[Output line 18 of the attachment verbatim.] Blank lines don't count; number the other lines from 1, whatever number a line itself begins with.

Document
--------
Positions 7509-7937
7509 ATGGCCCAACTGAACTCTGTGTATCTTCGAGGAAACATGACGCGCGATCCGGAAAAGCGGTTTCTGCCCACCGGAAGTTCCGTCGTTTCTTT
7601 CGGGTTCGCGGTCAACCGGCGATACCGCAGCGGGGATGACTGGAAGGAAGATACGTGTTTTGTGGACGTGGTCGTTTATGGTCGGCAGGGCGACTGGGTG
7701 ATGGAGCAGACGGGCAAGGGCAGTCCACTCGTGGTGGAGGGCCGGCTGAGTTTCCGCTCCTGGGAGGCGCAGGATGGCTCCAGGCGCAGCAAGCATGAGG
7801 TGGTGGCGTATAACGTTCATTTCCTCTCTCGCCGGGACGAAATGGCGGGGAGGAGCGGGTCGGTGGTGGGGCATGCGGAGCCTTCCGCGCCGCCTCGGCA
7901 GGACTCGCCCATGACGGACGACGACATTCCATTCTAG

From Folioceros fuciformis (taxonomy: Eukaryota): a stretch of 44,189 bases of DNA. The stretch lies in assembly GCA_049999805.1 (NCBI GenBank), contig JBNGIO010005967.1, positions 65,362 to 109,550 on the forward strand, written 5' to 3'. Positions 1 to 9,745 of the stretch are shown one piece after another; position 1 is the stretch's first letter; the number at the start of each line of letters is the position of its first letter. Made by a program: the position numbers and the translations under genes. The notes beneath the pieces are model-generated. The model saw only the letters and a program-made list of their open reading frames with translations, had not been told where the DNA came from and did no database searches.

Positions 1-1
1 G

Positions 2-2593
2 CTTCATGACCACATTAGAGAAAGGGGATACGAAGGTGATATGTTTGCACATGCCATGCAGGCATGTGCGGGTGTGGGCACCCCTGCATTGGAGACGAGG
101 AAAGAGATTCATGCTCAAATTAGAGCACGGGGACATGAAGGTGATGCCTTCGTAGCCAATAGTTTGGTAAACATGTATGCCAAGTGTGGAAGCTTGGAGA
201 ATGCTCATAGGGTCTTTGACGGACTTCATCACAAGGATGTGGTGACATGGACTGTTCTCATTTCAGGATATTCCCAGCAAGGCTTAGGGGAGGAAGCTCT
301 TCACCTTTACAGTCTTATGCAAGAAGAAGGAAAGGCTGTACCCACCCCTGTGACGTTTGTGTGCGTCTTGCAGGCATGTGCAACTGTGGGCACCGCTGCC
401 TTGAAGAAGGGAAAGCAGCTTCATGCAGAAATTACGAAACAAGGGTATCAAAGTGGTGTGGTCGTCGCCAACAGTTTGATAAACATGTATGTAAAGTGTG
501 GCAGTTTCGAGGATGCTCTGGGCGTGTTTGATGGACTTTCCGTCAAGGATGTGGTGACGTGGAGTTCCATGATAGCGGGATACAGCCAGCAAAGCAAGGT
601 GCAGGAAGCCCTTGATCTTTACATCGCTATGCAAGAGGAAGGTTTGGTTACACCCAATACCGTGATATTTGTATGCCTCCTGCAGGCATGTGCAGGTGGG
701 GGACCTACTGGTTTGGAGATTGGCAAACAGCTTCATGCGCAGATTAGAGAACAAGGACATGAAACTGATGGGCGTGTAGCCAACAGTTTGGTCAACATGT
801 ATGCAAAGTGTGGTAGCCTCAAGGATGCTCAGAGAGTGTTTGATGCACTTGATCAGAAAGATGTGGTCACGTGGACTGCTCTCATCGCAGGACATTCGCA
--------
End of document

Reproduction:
701 GGACCTACTGGTTTGGAGATTGGCAAACAGCTTCATGCGCAGATTAGAGAACAAGGACATGAAACTGATGGGCGTGTAGCCAACAGTTTGGTCAACATGT